Santa and his reindeer touched down in Rome on November 28th, headlining the Rome Christmas Parade that began at Barron Stadium, progressed up Broad Street, and ended at the City Auditorium. The West Rome Marching Band, under the direction of Charles Davis, took part in the festivities. An estimated 5000 people showed up for the parade and the lighting of the Christmas tree on the lawn of the City Auditorium.
Rome’s basketball program was as “green” as the coaches had feared:
both the girls team and the boys team lost to Lafayette on Friday night,
Coosa Valley Vocational Technical School continued
to grow—and that meant that more classrooms were needed. The Floyd
County Board of Roads and Revenue finally approved that expansion this
week in 1966, allotting $327.928 to add 19,000 square feet to the
facility, including at least a dozen classroom. Fifteen full-time
instructors would be also needed to meet the growing demand. The
expansion would make it possible for Coosa Valley Tech to serve twice as
Eastern Airlines’ efforts to pull their airline
service out of the Rome airport were stymied for a few more years by the
Civil Aeronautics Board, which ruled that Eastern had to continue
honoring its commitment to offer two flight circuits a day—one to
Atlanta and one to Chattanooga.
Color television prices continued
to drop, while the televisions were getting larger: Rome Radio Company
had a 25” RCA Victor color TV in a Mediterranean styled wooden console
cabinet for $695, or a contemporary styled TV/Radio/Phono console unit
for $890.00. Savage TV offered a 25” Westinghouse color TV for $598.00,
while Sears had a General Electric color TV in a traditional maple
cabinet for $648. (Yeah, that’s a lot of money compared to today’s
prices—that would equal about $4500-$5000 for a 25” TV, adjusted for
inflation—but it was still a 15% drop in price over the year before,
along with a 2” larger screen (measured diagonally, of course).
Radio, Chastain Radio, and Camera & Craft were also pushing an RCA
portable reel to reel tape recorder for $39.95. “No letter to write,”
the ad posted. “You can talk and then send your voice to a
loved one.” The recorder came with a dozen personal sized reel to reel
tapes and a dozen mailing boxes to make it easy for you to send your
recordings to family members. (I got a portable reel to reel recorder
for Christmas 1966, but I didn’t use it to send messages to friends.
Instead, I would diligently hold the microphone near the television
speaker in an effort to create a library of audio recordings of my
favorite television shows. Needless to say, the quality was less than
Piggly Wiggly had Seminole brand bacon for 49¢ a pound,
Swfit’s premium bologna for 39¢ a pound, and lettuce for 19¢ a head.
Kroger had ground beef for 39¢ a pound, Sealtest ice cream for 79¢ a
half-gallon (a major price jump over the 49¢ price they offered the
previous holiday season!), and Pepsi Cola for 27¢ a carton plus deposit.
A&P had rib roast for 75¢ a pound, Bama pear preserves for 29¢ a
jar, and Blue Plate mayonnaise for 49¢ a quart. Big Apple had ground
round for 77¢ a pound, Maxwell House coffee for 59¢ a pound, and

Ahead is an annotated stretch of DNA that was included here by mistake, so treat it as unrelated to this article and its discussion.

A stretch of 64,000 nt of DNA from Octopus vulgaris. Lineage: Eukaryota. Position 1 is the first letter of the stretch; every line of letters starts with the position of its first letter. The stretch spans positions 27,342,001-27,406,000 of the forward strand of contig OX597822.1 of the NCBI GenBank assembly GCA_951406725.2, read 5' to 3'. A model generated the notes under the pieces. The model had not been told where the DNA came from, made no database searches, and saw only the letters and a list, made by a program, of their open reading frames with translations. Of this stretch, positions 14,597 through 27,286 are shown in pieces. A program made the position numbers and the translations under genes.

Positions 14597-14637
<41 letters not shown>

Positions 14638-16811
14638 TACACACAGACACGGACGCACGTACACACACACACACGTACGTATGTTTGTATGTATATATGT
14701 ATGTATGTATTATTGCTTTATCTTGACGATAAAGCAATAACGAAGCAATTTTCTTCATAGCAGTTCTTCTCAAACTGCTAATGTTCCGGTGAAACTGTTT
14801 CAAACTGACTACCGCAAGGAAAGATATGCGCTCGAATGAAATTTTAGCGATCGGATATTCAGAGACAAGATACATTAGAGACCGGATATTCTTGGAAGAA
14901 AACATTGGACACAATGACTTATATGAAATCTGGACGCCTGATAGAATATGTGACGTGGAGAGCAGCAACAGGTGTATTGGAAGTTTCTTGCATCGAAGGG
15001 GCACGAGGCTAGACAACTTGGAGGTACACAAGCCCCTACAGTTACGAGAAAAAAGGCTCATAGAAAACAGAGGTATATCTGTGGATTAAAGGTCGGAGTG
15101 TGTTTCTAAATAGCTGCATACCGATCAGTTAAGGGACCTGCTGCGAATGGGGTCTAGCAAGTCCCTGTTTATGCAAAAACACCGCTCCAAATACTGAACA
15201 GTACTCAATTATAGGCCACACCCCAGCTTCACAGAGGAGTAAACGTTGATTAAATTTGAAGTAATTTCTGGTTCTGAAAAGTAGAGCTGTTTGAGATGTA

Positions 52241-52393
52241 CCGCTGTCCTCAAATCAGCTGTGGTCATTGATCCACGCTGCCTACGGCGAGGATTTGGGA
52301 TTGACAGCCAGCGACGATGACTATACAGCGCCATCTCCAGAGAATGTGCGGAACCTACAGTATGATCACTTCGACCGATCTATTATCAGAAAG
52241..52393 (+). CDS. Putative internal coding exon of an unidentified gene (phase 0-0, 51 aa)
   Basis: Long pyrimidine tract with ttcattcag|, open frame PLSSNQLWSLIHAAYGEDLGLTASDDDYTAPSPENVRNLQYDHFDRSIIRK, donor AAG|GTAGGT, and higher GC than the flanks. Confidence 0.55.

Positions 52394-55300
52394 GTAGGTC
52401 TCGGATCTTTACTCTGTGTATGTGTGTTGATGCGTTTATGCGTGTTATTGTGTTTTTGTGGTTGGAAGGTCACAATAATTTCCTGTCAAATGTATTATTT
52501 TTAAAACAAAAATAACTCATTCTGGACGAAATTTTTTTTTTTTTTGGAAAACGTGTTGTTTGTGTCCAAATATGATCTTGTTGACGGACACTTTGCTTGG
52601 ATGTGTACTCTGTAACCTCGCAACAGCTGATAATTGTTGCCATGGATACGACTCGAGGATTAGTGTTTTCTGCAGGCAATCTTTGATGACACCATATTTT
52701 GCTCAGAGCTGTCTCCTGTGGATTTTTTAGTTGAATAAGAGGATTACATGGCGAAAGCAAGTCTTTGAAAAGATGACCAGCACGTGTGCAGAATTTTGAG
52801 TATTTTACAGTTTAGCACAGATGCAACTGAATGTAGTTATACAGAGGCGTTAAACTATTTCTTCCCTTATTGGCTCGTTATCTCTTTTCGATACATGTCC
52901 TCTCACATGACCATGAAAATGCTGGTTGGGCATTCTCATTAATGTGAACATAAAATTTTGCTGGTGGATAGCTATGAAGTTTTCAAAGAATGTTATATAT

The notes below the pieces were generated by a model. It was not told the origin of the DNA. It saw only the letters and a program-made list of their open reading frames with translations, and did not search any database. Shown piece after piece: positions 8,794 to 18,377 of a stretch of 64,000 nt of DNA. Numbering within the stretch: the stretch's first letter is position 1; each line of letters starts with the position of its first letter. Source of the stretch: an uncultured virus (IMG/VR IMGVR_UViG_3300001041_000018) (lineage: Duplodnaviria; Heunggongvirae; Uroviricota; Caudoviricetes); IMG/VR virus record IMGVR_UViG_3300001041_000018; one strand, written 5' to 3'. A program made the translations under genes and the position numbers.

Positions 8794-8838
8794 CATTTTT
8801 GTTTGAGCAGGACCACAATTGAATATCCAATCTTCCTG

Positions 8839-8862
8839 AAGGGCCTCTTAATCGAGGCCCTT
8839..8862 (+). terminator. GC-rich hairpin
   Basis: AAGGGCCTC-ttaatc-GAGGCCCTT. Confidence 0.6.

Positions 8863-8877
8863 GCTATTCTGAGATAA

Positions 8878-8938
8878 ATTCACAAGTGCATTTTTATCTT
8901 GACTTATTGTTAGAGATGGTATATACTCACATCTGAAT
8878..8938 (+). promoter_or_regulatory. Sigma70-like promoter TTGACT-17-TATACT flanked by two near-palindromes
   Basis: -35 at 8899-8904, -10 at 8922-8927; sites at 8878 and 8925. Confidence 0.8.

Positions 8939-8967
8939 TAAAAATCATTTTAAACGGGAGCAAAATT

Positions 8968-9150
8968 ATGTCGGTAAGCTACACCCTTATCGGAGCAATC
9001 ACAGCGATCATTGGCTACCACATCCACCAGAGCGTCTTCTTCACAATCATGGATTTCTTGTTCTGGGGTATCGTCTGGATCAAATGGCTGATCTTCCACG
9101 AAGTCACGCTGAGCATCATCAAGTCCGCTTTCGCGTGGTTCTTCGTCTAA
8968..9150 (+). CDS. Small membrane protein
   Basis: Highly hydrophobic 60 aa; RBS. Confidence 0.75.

grapefruit for 9¢ each. Couch’s had Tip Top roasting chickens for 29¢ a
pound, Double Cola for 89¢ a case, and a five-pound bag of Dixie
Crystals sugar for 39¢.
The cinematic week began with Spinout (with Elvis Presley) at the DeSoto Theatre and Born Free (with Virginia McKenna) at the West Rome Drive-In. The midweek switch out brought Texas Across the River (with Dean Martin & Joey Bishop) to the DeSoto and Poppy Is Also a Flower (with Stephen Boyd & Yul Brynner) to the West Rome Drive-In. The First Avenue Theatre remained closed for renovations.
retro-gimmicky New Vaudeville Band took number one this week in 1966
with “Winchester Cathedral” (you remember--the song with the
megaphone-enhanced vocals). Other top ten hits included “Good
Vibrations” by the Beach Boys (#2); “You Keep Me Hangin’ On” by the
Supremes (#3); “Devil With a Blue Dress On/Good Golly Miss Molly” by
Mitch Ryder & the Detroit Wheels (#4); “Mellow Yellow” by Donovan
(#5); “I’m Your Puppet” by James & Bobby Purify (#6); “Lady Godiva”
by Peter & Gordon (#7); “Born Free” by Roger Williams (#8); “Poor
Side of Town” by Johnny Rivers (#9); and “Last Train to Clarksville” by
the Monkees (#10).
The Bat-family gained a new member this week in 1966 when Barbara Gordon debuted as Batgril in Detective Comics #359, courtesy of Gardner Fox, Carmine Infantino, & Sid Greene. Batgirl would go on to play a major role in the Batman TV series, where she was played by Yvonne Craig.
Meanwhile, Marvel unveiled their “new” Western hero, Ghost Rider,
courtesy of Gary Friedrich, Dick Ayers, & Vince Colette. (While
Ghost Rider was new to the Marvel Universe, the character had starred in
his own series from Magazine Enterprises in the 1950s, which was also
illustrated by Dick Ayers; because the trademarks had lapsed, Marvel was
able to roll out their own version of the Western hero. Marvel would
later use the “Ghost Rider” name for their flame-headed
motorcycle-riding spirit of vengeance, changing the Western hero’s name
to Phantom Rider instead. For a lot of who grew up in the 1960s, though,
the real Ghost Rider will always be the spectral-looking figure on a white horse who dispensed justice in the Old West.)